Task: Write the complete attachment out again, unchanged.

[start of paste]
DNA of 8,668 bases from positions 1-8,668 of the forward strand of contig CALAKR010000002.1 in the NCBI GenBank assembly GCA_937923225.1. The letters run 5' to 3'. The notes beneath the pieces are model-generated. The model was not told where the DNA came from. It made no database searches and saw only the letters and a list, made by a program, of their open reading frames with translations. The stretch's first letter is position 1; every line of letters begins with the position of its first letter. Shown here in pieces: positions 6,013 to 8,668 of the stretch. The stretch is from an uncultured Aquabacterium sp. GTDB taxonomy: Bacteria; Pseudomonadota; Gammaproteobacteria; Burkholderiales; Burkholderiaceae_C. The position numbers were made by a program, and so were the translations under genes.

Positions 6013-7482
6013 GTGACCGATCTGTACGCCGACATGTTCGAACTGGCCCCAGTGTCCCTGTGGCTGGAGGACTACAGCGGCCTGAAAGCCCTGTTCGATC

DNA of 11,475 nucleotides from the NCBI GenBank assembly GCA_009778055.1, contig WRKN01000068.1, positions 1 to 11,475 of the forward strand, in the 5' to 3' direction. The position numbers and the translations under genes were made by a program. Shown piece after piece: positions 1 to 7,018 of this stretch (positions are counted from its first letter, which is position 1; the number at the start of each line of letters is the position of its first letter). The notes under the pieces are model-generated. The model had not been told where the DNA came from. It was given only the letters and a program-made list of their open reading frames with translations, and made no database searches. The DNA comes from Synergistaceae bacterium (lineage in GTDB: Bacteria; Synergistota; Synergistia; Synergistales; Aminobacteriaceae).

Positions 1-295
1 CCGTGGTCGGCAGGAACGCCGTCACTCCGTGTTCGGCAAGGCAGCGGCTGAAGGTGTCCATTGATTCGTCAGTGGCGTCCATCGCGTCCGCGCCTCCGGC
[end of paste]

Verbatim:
DNA of 8,668 bases from positions 1-8,668 of the forward strand of contig CALAKR010000002.1 in the NCBI GenBank assembly GCA_937923225.1. The letters run 5' to 3'. The notes beneath the pieces are model-generated. The model was not told where the DNA came from. It made no database searches and saw only the letters and a list, made by a program, of their open reading frames with translations. The stretch's first letter is position 1; every line of letters begins with the position of its first letter. Shown here in pieces: positions 6,013 to 8,668 of the stretch. The stretch is from an uncultured Aquabacterium sp. GTDB taxonomy: Bacteria; Pseudomonadota; Gammaproteobacteria; Burkholderiales; Burkholderiaceae_C. The position numbers were made by a program, and so were the translations under genes.

Positions 6013-7482
6013 GTGACCGATCTGTACGCCGACATGTTCGAACTGGCCCCAGTGTCCCTGTGGCTGGAGGACTACAGCGGCCTGAAAGCCCTGTTCGATC

DNA of 11,475 nucleotides from the NCBI GenBank assembly GCA_009778055.1, contig WRKN01000068.1, positions 1 to 11,475 of the forward strand, in the 5' to 3' direction. The position numbers and the translations under genes were made by a program. Shown piece after piece: positions 1 to 7,018 of this stretch (positions are counted from its first letter, which is position 1; the number at the start of each line of letters is the position of its first letter). The notes under the pieces are model-generated. The model had not been told where the DNA came from. It was given only the letters and a program-made list of their open reading frames with translations, and made no database searches. The DNA comes from Synergistaceae bacterium (lineage in GTDB: Bacteria; Synergistota; Synergistia; Synergistales; Aminobacteriaceae).

Positions 1-295
1 CCGTGGTCGGCAGGAACGCCGTCACTCCGTGTTCGGCAAGGCAGCGGCTGAAGGTGTCCATTGATTCGTCAGTGGCGTCCATCGCGTCCGCGCCTCCGGC